Three Rivers Public Library will be hosting Michigan Notable Books author Sharon Emery on Tuesday, May 9 for a talk and book signing celebrating Emery’s newly-released memoir It’s Hard Being You: A Primer On Being Happy Anyway.
Emery’s book depicts the extraordinary challenges she has conquered in her life — first her fight to overcome her incurable and severe stutter, and then the extreme grief she experienced after the death of her daughter. It’s Hard Being You is a dive into how Emery not only survived these tragic and challenging events, but how she took that pain and learned to thrive.
In the memoir’s foreword, former NFL player Steve Gleason provides an introduction to what we can gain from what we lose. Gleason played for the New Orleans Saints and has lived with ALS for more than 10 years. Through the Team Gleason foundation he now advocates for people with incurable and debilitating diseases.
According to Emery’s website, It’s Hard Being You is her way of recounting her challenges and achievements while giving them meaning and finding where they fit in her life. Emery says this process is what she considers “vital” to surviving what happens to you — telling the story. Readers will learn what Emery wants her children to understand about life’s losses and the “limits that keep happening, despite our desperate attempts to avoid them.”
Emery received her B.A. from Wayne State University, has an M.S. from the Columbia University Graduate School of Journalism. and was a Knight-Wallace Journalism Fellow at the University of Michigan. With more than 20 years in journalism, including editing at the Capital Bureau of Booth Newspapers (now Mlive), Emery also taught journalism for nearly a decade at Michigan State University. Emery is a former chair of the Michigan Disability Rights Coalition Board, and considers equal rights for people with disabilities one of the nation’s unfulfilled promises.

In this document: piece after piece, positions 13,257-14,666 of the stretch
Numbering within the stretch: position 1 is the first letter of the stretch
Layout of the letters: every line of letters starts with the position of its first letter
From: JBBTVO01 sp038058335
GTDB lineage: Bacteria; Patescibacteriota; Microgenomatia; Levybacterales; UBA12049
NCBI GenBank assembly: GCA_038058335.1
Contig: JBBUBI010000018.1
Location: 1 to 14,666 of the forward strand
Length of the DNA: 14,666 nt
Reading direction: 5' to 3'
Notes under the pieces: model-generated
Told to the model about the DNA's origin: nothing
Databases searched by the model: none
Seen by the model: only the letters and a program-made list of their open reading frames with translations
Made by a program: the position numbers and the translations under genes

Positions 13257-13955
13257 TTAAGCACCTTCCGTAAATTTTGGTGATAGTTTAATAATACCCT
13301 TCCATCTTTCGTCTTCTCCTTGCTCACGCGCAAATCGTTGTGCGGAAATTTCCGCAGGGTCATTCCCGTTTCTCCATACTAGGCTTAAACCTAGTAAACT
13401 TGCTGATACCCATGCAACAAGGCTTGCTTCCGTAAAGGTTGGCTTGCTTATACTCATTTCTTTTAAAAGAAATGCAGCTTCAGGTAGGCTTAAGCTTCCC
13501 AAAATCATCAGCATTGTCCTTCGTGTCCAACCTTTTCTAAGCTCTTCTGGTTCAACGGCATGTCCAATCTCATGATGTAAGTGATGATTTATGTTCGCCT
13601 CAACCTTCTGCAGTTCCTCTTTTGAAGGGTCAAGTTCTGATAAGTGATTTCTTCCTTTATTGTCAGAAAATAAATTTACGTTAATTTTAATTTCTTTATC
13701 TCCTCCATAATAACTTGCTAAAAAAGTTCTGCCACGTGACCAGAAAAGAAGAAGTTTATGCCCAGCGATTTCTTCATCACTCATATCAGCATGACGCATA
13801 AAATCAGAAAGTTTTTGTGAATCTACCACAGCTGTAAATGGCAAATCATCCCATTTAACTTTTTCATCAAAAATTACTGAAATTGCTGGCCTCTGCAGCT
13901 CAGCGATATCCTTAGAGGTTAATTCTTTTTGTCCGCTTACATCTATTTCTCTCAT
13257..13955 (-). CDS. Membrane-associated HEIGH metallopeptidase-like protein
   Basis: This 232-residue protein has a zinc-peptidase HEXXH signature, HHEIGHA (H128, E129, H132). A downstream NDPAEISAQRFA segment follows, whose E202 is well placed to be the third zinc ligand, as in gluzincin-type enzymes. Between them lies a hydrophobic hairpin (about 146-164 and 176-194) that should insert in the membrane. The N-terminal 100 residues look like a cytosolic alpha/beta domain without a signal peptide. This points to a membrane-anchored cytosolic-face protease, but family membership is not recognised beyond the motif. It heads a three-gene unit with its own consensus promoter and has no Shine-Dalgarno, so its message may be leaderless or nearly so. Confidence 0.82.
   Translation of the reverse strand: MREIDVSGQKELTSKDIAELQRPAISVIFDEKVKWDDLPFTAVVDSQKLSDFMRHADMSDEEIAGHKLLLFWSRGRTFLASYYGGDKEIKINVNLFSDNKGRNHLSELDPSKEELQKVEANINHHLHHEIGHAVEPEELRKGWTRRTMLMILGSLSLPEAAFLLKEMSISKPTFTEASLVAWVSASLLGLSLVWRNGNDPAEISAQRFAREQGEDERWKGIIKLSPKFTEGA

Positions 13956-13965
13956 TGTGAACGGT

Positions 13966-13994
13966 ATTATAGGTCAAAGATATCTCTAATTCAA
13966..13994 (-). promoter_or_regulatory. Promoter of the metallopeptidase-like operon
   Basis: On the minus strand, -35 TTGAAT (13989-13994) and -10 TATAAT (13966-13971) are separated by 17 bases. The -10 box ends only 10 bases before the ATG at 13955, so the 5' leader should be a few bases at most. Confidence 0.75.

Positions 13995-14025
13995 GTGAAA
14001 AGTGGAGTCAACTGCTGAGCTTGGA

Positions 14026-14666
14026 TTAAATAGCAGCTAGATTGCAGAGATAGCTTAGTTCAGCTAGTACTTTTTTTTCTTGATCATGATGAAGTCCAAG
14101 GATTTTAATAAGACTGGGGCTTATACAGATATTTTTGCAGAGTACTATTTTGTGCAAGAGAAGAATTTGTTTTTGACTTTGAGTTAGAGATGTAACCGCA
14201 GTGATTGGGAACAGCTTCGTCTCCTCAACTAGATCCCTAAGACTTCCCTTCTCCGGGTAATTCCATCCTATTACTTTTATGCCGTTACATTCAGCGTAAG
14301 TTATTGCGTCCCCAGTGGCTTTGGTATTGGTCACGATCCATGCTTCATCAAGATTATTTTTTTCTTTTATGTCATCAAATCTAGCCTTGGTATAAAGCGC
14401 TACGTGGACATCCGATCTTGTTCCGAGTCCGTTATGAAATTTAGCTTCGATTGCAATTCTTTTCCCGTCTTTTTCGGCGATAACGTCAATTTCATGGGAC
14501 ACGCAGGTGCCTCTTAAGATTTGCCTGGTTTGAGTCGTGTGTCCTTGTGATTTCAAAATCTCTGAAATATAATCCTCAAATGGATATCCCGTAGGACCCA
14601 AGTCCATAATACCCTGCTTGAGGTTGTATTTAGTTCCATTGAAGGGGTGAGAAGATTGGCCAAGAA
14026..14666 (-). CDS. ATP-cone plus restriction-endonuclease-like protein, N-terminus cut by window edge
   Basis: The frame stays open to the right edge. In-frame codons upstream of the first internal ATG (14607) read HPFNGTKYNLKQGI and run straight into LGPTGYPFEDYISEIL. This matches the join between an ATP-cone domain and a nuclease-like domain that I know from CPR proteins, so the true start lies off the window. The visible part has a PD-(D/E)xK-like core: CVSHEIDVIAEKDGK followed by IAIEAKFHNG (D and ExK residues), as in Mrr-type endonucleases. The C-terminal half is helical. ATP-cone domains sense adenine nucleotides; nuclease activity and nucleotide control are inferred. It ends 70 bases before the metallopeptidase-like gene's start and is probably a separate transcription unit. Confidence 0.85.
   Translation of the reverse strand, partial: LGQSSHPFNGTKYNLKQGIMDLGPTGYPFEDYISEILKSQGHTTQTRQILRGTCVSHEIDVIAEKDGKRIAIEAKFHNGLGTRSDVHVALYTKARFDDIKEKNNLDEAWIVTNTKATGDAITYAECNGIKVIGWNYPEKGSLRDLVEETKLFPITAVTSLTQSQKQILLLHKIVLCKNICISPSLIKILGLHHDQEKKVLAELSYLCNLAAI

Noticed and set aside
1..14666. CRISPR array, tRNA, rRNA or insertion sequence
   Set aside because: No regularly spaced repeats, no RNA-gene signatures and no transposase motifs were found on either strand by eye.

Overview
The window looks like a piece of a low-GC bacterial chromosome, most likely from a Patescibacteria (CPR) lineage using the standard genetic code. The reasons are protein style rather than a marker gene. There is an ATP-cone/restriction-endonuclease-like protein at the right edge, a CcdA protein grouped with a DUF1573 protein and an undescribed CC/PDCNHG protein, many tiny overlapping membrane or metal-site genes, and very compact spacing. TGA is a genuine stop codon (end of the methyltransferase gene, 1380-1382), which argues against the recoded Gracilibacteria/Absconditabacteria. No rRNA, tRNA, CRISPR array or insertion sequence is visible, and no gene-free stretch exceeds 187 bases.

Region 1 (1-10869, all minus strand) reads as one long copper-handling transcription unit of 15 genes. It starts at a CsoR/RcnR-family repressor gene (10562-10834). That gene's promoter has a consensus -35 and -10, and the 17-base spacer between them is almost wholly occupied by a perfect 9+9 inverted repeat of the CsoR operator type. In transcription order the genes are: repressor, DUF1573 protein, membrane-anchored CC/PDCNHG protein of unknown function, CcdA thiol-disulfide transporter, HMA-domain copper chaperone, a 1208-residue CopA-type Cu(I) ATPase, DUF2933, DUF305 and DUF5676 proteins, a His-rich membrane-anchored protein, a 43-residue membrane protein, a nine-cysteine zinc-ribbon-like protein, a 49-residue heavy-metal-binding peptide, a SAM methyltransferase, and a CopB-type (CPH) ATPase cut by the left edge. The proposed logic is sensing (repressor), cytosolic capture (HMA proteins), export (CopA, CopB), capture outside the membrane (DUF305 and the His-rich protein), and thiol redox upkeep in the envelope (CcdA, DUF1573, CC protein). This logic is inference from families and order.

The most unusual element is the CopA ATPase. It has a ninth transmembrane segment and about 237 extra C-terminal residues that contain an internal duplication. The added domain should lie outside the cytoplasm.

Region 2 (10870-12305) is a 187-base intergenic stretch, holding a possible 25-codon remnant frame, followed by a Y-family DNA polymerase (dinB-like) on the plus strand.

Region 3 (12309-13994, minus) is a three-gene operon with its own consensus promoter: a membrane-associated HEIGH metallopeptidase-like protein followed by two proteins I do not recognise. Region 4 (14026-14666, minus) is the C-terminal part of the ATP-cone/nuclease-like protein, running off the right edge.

For more on It’s Hard Being You: A Primer on Being Happy Anyway, Watershed Voice interviewed Emery:
Beca Welty (BW): Can you explain what the process of writing this memoir was like for you? What led you to the decision to put your experiences down on paper?
Sharon Emery (SE): So many things had happened to me that had made my life wonderfully full, even though those things were not, in themselves, wonderful. Somehow, adversity had enriched my life. I wanted my children to know that a full life requires processing the experience of both the good and the bad.
BW: Where do you believe you have found your resilience and strength?
SE: Along the way, we all need at least one stable, supporting person to help us through. I was lucky to have the parents I did, although they were far from perfect, and a full cast of people and family that I sought out – including my longtime life partner – to stand with me.
BW: How have adversities (both in your life and those you love) shaped you?
SE: Life’s challenges give us great perspective on all of our experiences. In a way they enhance our experience of the world, although we need support as we make that journey.
BW: What do you believe is the difference between surviving and thriving?
SE: Thriving is the next step beyond surviving. First, we have to make it through what befalls us, we have to survive. But then we have to make the leap into the new world that survival offers; then we can thrive.
BW: What do you hope your memoir will invoke for those who read it?
SE: I hope readers will see that the limits they face and the losses they suffer do come to some good, if they can figure out how those events fit into the story of their life. What do you want your life story to be? Then try with all your might to live it.
Emery’s talk and book signing will be at the Three Rivers Public Library on Tuesday, May 9, at 6 p.m. Library director Bobbi Schoon will introduce Emery who will then give a short talk about the memoir and answer audience questions. Seats may be reserved ahead of time on the library’s website. “On my book tour, the Q&A sessions have been great, so I’m really looking forward to this,” Emery told Watershed Voice.
Beca Welty is a staff writer and columnist for Watershed Voice.